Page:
While Tesla is proud of their Model 3 possibly turning into an object of desire in just a matter of years, the car that matches, if not surpasses, its criteria is already on the market. In the States, it's been known under the name of Chevrolet Bolt. Europe, on the other hand, has just witnessed the arrival of its sister model, called Opel Ampera-e.
The most important data (at least for range fanatics) is that, with over 500 km NEDC range, Ampera-e greatly outperforms the majority of its rivals. Its WLTP range is more than 380 km, while the EPA-estimated range is 390 km. The battery pack, consisting of 288 Li-ion cells and with a total capacity of 60 kWh, which was developed in collaboration with LG Chem Group, is mounted flat under the passenger's cabin, assuring ample space for five passengers and their luggage. The car features a IntelliLink infotainment system with Apple CarPlay and Android Auto functions.
Its low-mounted battery provides a low center of gravity and decent driving specs, with acceleration of 3.2 seconds to 50 km/h, and an astounding 4.5 seconds from 80 to 120 km/h. Its top speed is electronically-limited to 150 km/h, in favor of greater range.
Ampera-e has an 150 kW (204 hp)electric motor with a single-speed transmission and 306 Nm of torque, available from the lowest rpm. That means that it takes 7 seconds to accelerate from 0 to 100 km/h, which is a lot like the acceleration in the much-lighter BMW i3 (with a weaker, 170 hp electric motor). Ampera-e is heavier than i3, owing to its 430 kg battery pack, and a classic construction devoid of excessive use of carbon fibers and other lightweight materials, which explains its much lower price. As Dr. Karl-Thomas Neumann, Opel CEO, pointed out: "Ampera-e is an electric car absolutely suitable for everyday use. It is not eco-luxury, not a gadget and not just a second car in a household."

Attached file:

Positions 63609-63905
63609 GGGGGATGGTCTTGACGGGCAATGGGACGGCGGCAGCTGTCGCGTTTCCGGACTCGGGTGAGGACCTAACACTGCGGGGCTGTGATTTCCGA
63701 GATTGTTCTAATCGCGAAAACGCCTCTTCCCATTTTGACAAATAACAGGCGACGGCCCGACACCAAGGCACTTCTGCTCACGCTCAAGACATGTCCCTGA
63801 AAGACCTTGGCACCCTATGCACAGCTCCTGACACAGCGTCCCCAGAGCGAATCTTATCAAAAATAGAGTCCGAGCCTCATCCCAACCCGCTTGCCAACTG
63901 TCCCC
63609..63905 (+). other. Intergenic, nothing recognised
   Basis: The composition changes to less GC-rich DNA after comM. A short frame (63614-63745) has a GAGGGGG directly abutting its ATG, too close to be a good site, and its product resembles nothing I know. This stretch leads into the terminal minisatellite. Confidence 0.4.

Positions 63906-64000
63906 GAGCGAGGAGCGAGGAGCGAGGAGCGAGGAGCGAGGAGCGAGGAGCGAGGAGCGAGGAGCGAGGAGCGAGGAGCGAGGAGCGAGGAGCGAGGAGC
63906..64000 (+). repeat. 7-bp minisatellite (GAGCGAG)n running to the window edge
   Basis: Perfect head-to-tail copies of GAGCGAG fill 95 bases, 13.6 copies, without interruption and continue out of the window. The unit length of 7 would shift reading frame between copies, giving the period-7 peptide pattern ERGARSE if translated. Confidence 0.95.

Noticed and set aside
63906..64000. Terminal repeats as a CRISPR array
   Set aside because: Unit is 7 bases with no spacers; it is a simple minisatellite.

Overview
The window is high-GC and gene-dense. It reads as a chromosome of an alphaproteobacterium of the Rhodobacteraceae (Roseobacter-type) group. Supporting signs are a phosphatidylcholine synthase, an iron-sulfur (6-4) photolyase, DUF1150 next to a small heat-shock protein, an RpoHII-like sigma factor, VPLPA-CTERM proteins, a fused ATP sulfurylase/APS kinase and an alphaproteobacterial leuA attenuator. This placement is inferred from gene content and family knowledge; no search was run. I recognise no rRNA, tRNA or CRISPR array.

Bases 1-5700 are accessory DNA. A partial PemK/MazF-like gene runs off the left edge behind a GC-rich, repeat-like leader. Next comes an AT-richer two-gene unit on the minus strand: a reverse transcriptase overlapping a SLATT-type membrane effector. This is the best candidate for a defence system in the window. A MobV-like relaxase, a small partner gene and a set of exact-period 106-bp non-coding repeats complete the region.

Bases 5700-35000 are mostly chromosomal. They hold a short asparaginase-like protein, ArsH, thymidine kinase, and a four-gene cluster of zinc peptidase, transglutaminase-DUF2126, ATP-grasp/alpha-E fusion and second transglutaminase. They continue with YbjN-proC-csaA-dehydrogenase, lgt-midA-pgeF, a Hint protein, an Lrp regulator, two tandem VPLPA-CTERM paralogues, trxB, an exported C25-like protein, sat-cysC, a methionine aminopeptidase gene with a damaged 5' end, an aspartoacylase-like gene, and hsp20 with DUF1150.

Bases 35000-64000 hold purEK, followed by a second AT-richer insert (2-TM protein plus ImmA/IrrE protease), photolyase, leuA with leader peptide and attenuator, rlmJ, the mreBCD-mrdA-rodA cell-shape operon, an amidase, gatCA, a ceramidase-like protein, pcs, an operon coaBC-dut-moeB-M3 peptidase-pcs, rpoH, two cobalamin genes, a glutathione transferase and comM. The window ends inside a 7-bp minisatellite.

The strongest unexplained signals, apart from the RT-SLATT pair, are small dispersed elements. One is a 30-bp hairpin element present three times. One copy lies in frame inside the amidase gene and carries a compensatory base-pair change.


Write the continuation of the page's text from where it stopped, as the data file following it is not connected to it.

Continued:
The drivetrain enables regeneration of electrical energy while running. In a regular "Drive" mode, it kicks in automatically, but softly, as soon as the driver releases the accelerator. It's boosted in "Low" mode, with an increased braking effect, or in "Regen on Demand" mode (in which the driver sets regen strength via the steering column mounted paddles). In the latter two modes, the regenerative braking takes the load off the classic brakes, enabling the driver to adjust the speed (and stop completely) in dense city traffic, just by using the accelerator.
Ampera-e can be charged at DC quick charging stations (CCS plug, 50 kW power) – 30 minutes of such charging is enough for 150 kilometers of driving. AC charging is slower and ranges from 2.3 kW (home plug) to 7.2 kW (wallbox or AC charging station).
Ampera-e has front-wheel drive, and plenty of room, due to a wheelbase of 2.6 m, and batteries tucked away beneath the cabin. It sits somewhat higher, like a crossover, and has generous head space, thanks to its height. The cabin visibility is good, but owing to a significant upward rise of the bottom window frame towards the rear of the car, sitting at the back doesn't feel as easy and airy as it might otherwise. The cabin is distinguished by a touch screen central to the dashboard, and physical air conditioning buttons, which are safer than touch-screen controls. The back seat area is spacious, while the trunk has a capacity of 381 l, or more, when the back seats fold flat.